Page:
Wednesday, January 20, 2010

Summers and Geithner Must Go! (Part I)

The debacle in Massachusetts highlights the severe political costs of the Obama Administration's ill-founded approach to the economy and financial regulation. Certainly a stronger candidate would have done wonders for the Dems, but it is equally certain that the national mood is turning against the Dems, perhaps rapidly. The Coakley pollster (supported by GOP polls) clearly has a sound basis for claiming that Obama's gentle policy towards Wall Street while ignoring Main Street was not helpful.

In my view, President Obama out-sourced economic and financial policy to the "experts," Robert Rubin clones Lawrence Summers and Timothy Geithner. They dominated policy to the exclusion of voices such as Paul Volcker and Christina Romer. Unfortunately, Summers and Geithner pursued policies dictated by their Wall Street roots.

Those policies suck. For example, according to Nobel economist Paul Krugman their approach to the crisis in late 2008 was "just wrong," as they underestimated the size of the stimulus needed and they structured the stimulus to rely too much on ineffective tax cuts. Another Noble economist, Joseph Stiglitz, specifically warned Obama that committing 40% of the stimulus to tax cuts would be ineffective: "Americans confronted with debt, shrinking retirement accounts, houses worth less than mortgages and a tough credit environment will save more of their money than in the past. That was the experience with the February 2008 tax cut, where less than half of it has been spent." Basic economic reasoning suggests that government spending should always seek to generate the greatest benefits per buck, and that the size of the stimulus must be calibrated to the GDP shortfall. Thus, one did not need a Noble Prize to see that at least $1 trillion in stimulus was needed and that the emphasis should be on massive government investment in lieu of tax cuts.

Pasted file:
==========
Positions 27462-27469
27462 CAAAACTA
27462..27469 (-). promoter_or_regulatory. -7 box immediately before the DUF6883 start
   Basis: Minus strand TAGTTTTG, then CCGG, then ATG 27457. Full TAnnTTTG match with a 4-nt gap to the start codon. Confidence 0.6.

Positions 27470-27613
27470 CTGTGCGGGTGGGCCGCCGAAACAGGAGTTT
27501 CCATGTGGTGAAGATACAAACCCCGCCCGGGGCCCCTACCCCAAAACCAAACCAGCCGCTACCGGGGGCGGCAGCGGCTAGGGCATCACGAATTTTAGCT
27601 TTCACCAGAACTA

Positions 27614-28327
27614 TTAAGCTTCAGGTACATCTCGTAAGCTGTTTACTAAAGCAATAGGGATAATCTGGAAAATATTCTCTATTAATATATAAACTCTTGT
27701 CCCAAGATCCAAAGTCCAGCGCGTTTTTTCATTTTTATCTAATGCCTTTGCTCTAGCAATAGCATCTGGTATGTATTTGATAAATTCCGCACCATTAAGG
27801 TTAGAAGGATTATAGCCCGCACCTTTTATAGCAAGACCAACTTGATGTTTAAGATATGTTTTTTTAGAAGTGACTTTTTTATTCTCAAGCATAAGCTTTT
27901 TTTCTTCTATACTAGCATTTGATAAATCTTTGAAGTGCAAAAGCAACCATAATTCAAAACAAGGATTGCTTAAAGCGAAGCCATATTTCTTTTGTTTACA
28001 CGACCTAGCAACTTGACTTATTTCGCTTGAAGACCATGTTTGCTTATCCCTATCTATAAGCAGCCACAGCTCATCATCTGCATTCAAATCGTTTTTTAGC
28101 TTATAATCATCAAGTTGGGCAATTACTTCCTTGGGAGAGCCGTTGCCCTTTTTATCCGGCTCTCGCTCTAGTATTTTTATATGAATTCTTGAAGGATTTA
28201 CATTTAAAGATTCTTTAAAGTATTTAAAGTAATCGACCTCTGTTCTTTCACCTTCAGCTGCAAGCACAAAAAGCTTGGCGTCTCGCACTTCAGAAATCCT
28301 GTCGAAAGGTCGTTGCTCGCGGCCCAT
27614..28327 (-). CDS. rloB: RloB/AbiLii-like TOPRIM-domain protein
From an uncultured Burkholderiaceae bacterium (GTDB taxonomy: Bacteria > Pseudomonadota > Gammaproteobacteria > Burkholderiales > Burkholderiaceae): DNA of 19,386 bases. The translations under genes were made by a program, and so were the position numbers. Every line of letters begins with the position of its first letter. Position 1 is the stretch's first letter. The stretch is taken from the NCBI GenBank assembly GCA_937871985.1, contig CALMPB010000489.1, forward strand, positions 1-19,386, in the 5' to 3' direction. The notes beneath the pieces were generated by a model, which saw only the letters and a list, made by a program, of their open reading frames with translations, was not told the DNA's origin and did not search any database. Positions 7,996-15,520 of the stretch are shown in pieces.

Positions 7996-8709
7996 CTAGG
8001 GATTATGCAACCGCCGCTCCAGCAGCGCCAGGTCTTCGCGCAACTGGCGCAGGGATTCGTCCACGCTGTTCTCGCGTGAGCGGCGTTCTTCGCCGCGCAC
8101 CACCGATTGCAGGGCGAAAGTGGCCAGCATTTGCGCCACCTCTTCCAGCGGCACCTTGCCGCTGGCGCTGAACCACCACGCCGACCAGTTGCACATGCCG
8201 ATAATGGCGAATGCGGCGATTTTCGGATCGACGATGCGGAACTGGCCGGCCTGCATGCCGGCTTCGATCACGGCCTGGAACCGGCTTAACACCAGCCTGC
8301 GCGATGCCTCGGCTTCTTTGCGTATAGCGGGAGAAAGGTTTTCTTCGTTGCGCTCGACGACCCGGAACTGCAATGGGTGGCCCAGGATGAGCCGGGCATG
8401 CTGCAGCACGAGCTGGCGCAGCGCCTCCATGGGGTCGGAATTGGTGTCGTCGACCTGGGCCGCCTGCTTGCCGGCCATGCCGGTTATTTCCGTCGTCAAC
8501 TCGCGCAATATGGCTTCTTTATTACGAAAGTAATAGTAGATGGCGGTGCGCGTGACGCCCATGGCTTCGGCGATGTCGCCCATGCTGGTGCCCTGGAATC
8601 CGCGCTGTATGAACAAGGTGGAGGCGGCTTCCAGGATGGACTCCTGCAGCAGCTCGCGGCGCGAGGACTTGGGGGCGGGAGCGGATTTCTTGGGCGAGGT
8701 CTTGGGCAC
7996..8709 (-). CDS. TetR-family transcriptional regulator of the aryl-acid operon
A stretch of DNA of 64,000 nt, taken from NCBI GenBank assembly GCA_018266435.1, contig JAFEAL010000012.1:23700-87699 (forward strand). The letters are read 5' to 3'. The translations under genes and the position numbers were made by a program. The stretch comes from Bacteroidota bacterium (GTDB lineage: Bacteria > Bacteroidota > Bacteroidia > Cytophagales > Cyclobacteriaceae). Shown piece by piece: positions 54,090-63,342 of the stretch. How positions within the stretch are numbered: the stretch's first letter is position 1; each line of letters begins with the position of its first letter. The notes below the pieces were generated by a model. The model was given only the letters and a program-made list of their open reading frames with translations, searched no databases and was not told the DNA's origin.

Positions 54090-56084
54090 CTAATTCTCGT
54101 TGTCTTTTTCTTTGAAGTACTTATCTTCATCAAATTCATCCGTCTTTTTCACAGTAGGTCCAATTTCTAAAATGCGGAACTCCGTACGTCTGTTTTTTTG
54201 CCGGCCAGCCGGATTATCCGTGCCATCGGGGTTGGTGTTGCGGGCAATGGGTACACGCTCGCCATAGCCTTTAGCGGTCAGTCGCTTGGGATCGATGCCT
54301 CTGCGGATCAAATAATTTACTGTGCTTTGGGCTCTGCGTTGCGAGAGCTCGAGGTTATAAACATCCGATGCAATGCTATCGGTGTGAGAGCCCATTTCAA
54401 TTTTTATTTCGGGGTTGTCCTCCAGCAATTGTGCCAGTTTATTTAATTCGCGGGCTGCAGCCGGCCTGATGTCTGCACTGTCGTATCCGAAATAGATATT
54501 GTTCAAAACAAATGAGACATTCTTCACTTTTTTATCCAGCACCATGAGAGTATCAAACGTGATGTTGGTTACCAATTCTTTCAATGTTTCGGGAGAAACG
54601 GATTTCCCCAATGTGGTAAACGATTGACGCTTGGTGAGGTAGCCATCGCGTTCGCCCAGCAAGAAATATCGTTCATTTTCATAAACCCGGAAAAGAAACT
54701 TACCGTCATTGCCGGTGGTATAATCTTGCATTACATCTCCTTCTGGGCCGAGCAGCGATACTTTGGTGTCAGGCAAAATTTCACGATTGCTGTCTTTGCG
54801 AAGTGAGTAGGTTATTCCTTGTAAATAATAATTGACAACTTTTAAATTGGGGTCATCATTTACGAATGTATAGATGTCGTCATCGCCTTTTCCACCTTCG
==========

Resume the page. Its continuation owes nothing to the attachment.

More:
So, why did Obama ignore Stiglitz and Krugman as well as basic economic reasoning?

It appears that Lawrence Summers led the charge on replacing infrastructure investments with tax cuts. According to Rep. DeFazio (see video above): "Larry Summers hates infrastructure." This is the reason the stimulus still looked much like a Bush-Reagan "trickle-down" approach. In fact, as early as 2007, Summers argued for too small of a stimulus that was too focused on trickle-down tax cuts. Bush followed that advice and it failed. Again, Paul Krugman specifically argued against too much in tax cuts and not enough in investment. Apparently, special interests prevailed upon Summers to include a large percentage of ineffective tax cuts. Banks led the list of top beneficiaries.

Summers has legendary connections to Wall Street Banks. He got a free ride on the Citigroup jet. He called Sen. Chris Dodd to have pay caps at banks removed from the stimulus bill. Prior to ascending to the Obama Administration, he was paid $7.7 million by Wall Street interests.

Little wonder the Administration is viewed as in bed with Wall Street.

The bottom line is this: IT'S THE ECONOMY STUPID! Obama needs a new approach, fast.

The President has a stark choice: either he dramatically changes his approach on the economy and financial regulation, or his legacy and the entire Democratic agenda goes down with the banks.

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